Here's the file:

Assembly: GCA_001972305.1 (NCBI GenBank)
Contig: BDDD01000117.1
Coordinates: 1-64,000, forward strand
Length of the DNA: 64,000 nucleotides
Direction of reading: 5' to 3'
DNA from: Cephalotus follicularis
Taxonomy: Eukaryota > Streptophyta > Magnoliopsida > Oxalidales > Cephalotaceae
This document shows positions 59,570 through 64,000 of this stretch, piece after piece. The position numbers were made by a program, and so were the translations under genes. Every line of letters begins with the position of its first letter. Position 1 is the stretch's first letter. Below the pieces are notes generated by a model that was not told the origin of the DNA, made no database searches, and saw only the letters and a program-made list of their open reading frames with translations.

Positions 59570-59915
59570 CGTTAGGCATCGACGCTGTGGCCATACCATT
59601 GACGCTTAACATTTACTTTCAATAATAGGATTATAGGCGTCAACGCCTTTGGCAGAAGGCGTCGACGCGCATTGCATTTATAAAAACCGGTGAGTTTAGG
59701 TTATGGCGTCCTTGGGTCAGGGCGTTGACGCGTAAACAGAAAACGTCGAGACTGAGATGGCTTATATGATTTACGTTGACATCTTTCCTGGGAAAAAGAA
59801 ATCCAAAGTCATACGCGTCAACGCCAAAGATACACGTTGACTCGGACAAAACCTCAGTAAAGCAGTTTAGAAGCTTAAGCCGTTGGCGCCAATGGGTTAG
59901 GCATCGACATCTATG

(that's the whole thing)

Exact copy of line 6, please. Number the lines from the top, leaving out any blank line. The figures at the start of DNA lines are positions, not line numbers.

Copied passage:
DNA from: Cephalotus follicularis